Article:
It was expected, but now it’s official.

On Tuesday, Sept. 8, the day after Labor Day, New York City Comptroller Scott Stringer announced that he’s running for mayor.

Stringer joins an already crowded field of mayoral hopefuls including New York City Council Speaker Corey Johnson, Brooklyn Borough President Eric Adams, New School professor and former Civilian Complaint Review Board (CCRB) Chair Maya Wiley and former Sanitation Commissioner Kathryn Garcia.

In his speech, Stringer wanted to provide hope to city residents who have suffered during the COVID-19 era.

“We also must recognize that there are thousands of workers who are not going back to their old jobs, because those jobs don’t exist anymore,” said Stringer. “We will confront that challenge head-on. New York, particularly now, has the foundation to become the life sciences and public health capital of the world. So let’s focus on training New Yorkers for those jobs—the health care and tele-health jobs… the design and engineering jobs… that were a growing part of our economy before, and will be again when I am mayor.”

Stringer tackled everything from reining in outside contracts to investing in small businesses (including minority and women-owned businesses) to “perpetuating a cycle of segregation” in the city’s neighborhoods. He also targeted a topic that concerns New Yorkers on a daily basis: housing.

The comptroller presented a universal affordable housing plan that would require 25% of new units in every new development in every neighborhood to be permanent affordable housing. Stringer wants to triple the number of apartments available for homeless families and create the first city-owned bank.

Stringer also said that he wanted to leverage city-owned vacant lots to build affordable housing.

“Mayor LaGuardia invented the first public housing in the 1930s, when the Great Depression was ravaging the nation,” said Stringer. “The Mitchell-Lama housing program in the ’50s and ’60s helped grow the middle-class, and gave working families an affordable place to live. Mayor Koch rebuilt entire neighborhoods in the ’80s––and reduced homelessness in the process.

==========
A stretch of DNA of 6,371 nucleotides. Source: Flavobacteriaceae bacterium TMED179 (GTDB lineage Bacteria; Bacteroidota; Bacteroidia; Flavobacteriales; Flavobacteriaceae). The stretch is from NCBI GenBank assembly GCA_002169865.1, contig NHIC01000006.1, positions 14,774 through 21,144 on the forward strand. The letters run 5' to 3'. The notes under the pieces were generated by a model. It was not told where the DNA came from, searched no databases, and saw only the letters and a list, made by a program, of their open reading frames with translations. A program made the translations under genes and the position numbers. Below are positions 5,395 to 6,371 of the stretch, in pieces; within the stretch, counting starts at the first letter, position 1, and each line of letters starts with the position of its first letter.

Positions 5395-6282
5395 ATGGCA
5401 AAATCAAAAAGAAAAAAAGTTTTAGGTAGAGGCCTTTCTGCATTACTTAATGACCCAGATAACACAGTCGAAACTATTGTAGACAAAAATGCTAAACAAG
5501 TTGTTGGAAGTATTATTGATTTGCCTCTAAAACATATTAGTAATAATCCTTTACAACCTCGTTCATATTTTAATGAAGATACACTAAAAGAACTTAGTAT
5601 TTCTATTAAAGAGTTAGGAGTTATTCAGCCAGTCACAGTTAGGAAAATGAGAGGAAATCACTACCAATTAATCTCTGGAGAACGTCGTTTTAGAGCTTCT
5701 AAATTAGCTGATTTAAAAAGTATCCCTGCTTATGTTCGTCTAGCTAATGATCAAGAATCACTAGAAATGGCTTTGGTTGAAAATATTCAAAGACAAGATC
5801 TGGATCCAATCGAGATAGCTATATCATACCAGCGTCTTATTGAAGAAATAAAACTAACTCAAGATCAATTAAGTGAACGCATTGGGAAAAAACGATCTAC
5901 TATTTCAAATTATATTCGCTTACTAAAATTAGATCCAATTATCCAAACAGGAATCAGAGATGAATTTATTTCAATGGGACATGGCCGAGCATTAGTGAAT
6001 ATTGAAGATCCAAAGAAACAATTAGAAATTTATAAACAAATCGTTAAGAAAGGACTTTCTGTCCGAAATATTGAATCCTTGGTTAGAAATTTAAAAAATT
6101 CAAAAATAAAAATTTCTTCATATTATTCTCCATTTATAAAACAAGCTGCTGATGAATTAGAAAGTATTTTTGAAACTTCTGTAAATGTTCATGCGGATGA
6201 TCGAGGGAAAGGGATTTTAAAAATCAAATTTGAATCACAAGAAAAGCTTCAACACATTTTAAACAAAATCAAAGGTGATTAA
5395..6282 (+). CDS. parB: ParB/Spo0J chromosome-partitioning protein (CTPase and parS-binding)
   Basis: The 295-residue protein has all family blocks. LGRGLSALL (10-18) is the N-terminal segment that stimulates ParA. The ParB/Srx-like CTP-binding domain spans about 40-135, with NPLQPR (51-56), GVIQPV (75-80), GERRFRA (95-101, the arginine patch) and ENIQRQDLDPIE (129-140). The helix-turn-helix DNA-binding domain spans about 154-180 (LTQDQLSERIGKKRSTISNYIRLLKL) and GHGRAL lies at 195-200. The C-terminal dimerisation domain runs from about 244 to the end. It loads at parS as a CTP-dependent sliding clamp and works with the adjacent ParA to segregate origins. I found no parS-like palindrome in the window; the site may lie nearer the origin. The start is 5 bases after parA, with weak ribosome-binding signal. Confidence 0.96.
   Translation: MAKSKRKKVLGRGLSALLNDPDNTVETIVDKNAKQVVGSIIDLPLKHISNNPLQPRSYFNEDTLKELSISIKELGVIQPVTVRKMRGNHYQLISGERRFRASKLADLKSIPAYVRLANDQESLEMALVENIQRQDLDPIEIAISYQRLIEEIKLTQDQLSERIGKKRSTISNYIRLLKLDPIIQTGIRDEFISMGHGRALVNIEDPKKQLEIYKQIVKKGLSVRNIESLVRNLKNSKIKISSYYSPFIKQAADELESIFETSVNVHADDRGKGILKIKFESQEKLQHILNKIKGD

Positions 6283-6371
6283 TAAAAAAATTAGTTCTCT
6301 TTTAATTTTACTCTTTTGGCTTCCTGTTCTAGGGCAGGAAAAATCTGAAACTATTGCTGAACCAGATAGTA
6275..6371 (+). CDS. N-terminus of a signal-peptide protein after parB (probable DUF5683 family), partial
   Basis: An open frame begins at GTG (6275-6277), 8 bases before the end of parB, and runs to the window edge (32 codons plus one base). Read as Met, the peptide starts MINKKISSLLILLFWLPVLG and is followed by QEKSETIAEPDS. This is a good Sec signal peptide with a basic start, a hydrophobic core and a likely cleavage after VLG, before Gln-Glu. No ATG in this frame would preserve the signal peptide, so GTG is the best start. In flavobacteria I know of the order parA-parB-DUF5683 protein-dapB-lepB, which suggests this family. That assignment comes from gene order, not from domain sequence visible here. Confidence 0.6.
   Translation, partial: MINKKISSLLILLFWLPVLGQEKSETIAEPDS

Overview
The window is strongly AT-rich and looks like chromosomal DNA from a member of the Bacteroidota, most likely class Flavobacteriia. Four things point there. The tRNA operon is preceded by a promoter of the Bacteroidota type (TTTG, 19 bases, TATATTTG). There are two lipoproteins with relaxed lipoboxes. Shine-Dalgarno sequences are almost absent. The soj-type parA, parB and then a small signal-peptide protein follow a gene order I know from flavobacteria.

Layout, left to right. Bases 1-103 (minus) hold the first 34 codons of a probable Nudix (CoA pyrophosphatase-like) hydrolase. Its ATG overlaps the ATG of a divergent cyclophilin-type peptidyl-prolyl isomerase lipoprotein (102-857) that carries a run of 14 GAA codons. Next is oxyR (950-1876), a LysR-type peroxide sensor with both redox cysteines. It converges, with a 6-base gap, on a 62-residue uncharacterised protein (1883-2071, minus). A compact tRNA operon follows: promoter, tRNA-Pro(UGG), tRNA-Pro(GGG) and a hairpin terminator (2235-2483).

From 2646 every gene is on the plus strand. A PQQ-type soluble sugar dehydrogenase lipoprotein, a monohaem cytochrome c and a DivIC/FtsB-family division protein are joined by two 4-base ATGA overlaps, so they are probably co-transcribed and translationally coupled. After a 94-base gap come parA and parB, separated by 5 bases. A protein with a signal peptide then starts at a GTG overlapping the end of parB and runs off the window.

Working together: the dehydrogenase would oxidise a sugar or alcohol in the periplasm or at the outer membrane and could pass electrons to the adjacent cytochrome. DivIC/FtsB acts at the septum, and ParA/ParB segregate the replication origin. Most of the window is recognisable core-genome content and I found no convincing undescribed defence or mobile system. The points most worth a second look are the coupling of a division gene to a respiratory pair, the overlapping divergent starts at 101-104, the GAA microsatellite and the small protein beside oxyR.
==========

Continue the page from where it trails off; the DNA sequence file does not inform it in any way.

“When I am mayor, we will end the crushing cycle of speculation, eviction and displacement. No more giving away the store to developers,” continued Stringer. “No more unaffordable affordable housing. We will put an end to the gentrification industrial complex and an end to policies that perpetuate a cycle of segregation in our neighborhoods and in our schools.”

During the time of Black Lives Matter protests and the recorded deaths of Black people at the hands of police officers, Stringer pledged to invest in communities that have been consistently criminalized and victimized. He also planned on moving the responsibility for non-criminal and social issues away from the police. 
“More than 20 years ago, I was arrested in an act of civil disobedience after the police murder of Amadou Diallo,” said Stringer. “Nearly a decade ago, I was one of the first elected officials who looked like me to speak out against stop-and-frisk. And as mayor, I will say to the NYPD what Bill de Blasio has not: ‘You work for the people of this city, and you are not an independent agency.’”

“None of this is at odds with keeping our neighborhoods safe,” said Stringer.

As for other members of the field, one other candidate announced her run this week as well. 

Kathryn Garcia announced this week that she was resigning from her post as sanitation commissioner while criticizing her now former boss, New York City Mayor Bill de Blasio, in the process. In her letter, the former vice chair of the New York City Housing Authority (NYCHA) that the Department of Sanitation lost 400 workers and had a significant reduction of their budget for Fiscal Year 2021.

“At a time when protecting public health is of the essence, cutting basic sanitation services is unconscionable,” wrote Garcia. “This budget crisis is incredibly severe, but I am disappointed to see so much of the work we have done over the last six years being walked back. If, as is often said, budgets are a statement of values, my values require me to resign in the face of these cuts, which will harm New Yorkers.”

Maya Wiley said that she’s exploring a run, chatter assumes that she’s already dove into the waters, she’s served as de Blasio’s chief lawyer and is a professor and current senior vice president for Social Justice at The New School. She quit her job as a political pundit and commentator for MSNBC to focus on her potential run. If elected, Wiley would be the first Black woman (and woman overall) to serve as New York City’s mayor.

Adams has the name recognition and has already declared himself a “law and order” mayor while Johnson hopes his name recognition pulls him closer to the field.

As for Stringer, he’s focused on making sure the economy isn’t measured by Wall Street, but by main street.

Because, Stringer said, the measure of our success in recovering from this pandemic cannot be whether the Dow Jones continues to rise. The measure of our success must be, instead, whether we finally build a city for everyone.